IMF Mission Reaches Staff-Level Agreement on Completion of Second Review Under the Stand-By Arrangement with JordanPress Release No. 13/402
October 12, 2013
An International Monetary Fund (IMF) mission visited Amman during September 4–12, 2013 for discussions on the second review of the economic program supported by a Stand-By Arrangement (SBA), and continued discussions with the authorities in the context of the IMF-World Bank Annual Meetings. The 36-month SBA in the amount of SDR 1.364 billion (about US$2 billion, or 800 percent of Jordan’s quota at the IMF) was approved by the Executive Board on August 3, 2012 (see Press Release No. 12/288). The first review under the SBA was approved by the Board on April 10, 2013, bringing total disbursements to SDR 512 million–about US$774 million (see Press Release No. 13/70).
Ms. Kristina Kostial, IMF Mission Chief for Jordan, issued the following statement today:
“We welcome the authorities’ strong commitment to implementing their national program despite an increasingly difficult external environment, including the tragic situation in Syria. We have reached a staff-level agreement on the second review under the SBA. Conclusion of the review by the Executive Board would make available to Jordan the third tranche in the amount of SDR 170.5 million (about US$258 million). The Executive Board could consider Jordan’s request for completion of the second review under the SBA as early as the beginning of November.
“Jordan’s economy performed well during the first half of 2013. Real GDP growth registered 2.8 percent year-on-year through June, with trade, finance and insurance, and a recovery in construction being the key growth drivers. Consumer price inflation eased to 5.0 percent year-on-year in August. Largely reflecting lower energy imports, the current account deficit narrowed in the first half of the year.
“The authorities have been implementing strong macroeconomic policies to reduce external and fiscal imbalances. Following the successful management of pressures on international reserves in late 2012, the central bank rebuilt reserves, which are now at comfortable levels, and well above what was programmed. The central government performance through June has been in line with expectations, and with gas flows from Egypt in the first half of the year higher than programmed, the electricity company’s losses were lower than expected.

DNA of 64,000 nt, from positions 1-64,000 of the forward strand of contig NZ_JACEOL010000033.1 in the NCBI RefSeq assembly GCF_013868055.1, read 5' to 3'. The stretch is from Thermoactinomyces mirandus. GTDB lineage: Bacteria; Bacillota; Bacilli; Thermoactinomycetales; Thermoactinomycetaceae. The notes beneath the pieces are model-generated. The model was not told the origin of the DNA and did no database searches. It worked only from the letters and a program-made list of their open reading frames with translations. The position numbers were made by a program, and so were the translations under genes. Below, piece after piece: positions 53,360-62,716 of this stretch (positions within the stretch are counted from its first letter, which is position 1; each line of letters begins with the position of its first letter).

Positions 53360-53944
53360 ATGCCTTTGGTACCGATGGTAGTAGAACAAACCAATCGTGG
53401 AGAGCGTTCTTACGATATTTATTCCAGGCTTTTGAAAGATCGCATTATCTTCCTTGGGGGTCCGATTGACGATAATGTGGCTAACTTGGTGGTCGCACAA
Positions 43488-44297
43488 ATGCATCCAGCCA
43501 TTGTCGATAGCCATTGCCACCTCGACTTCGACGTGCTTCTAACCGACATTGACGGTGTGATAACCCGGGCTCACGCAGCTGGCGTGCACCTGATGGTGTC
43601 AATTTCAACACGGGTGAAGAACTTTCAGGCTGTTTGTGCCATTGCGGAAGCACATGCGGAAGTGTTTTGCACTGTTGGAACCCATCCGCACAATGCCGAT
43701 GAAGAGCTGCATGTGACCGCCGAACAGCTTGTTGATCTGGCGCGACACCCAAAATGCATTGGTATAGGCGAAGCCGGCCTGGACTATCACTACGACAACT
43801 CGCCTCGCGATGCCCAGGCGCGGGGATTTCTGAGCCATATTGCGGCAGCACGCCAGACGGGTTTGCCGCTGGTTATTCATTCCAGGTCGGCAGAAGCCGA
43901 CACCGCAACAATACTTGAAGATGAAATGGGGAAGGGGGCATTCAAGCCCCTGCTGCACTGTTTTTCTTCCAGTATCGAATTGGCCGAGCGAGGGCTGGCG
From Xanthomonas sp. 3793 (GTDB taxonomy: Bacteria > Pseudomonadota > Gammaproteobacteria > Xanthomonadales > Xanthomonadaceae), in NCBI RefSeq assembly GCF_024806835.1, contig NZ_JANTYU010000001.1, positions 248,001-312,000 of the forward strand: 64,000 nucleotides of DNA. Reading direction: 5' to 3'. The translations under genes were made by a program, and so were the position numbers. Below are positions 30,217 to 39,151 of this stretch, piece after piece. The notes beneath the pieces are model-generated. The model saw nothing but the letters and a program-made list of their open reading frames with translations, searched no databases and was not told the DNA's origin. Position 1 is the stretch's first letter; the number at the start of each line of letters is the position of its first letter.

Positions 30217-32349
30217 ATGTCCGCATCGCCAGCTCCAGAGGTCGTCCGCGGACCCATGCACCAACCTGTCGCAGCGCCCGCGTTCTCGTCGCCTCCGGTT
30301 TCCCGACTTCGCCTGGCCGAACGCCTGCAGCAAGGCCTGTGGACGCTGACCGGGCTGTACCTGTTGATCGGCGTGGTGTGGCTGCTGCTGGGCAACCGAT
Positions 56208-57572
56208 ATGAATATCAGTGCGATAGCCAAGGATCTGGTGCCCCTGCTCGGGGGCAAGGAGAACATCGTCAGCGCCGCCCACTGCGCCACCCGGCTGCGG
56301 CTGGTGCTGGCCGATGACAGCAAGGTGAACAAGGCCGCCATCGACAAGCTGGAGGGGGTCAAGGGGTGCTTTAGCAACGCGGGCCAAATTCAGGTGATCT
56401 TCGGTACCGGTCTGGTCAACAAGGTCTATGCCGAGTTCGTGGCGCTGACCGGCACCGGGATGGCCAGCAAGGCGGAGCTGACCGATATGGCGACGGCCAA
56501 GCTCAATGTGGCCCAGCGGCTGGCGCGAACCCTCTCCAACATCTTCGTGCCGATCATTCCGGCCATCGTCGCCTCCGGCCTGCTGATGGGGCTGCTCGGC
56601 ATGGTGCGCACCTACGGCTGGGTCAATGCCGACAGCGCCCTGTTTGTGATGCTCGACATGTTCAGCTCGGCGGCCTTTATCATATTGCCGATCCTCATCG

“Looking into the remainder of 2013 and 2014, the outlook is good. GDP growth is forecast at 3-3.5 percent in 2013–14, supported by higher spending on infrastructure projects financed by grants from the Gulf Cooperation Council, continued improvements in the construction sector, higher consumption, and solid tourism seasons. Consumer price inflation is expected to continue its decline this year and next, aided in part by an expected moderation in international food prices. At the same time, the external current account deficit (including grants) is forecast to narrow substantially to 11-13 percent of GDP in 2013 and 2014, helped by lower energy imports and continued prudent macroeconomic policies.
“The authorities have committed to pursuing their program of reforms to keep the fiscal and external balances on a sustainable path while fostering growth and lowering unemployment. Most importantly, fiscal consolidation will continue to be gradual so as to not jeopardize growth prospects and will ensure adequate social protection. For 2013, the program is expected to be broadly on track, and central bank reserves are foreseen to be further bolstered, aided by improved confidence and continued de-dollarization. The electricity company’s losses, though, are projected to be higher than expected because a temporary suspension of gas imports from Egypt required more expensive fuel imports. For 2014, the envisaged fiscal measures include better targeting of fuel and food subsidies. Moreover, completing the government’s income tax reform initiative not only would generate sizable revenues that could be put to productive use for all Jordanians, but also would foster equity, a key pillar of the program.
“The authorities will also sustain the implementation of their medium-term energy strategy to diversify Jordan’s energy sources and return the electricity company to cost recovery while targeting electricity subsidies to those in need. Indeed, poor and middle-class households will be exempted from the gradual tariff increases set to take effect at the beginning of each of the next years. Another important element of the program is structural reform to reduce unemployment and increase growth. In this regard, the authorities have recently launched Jordan Job Compact initiative designed to help youths find jobs. Work is also ongoing on enhancing access to finance and on a new investment law, which could significantly enhance the transparency of the rules governing investments.
“The team would like to thank the authorities for constructive discussions and for their hospitality.”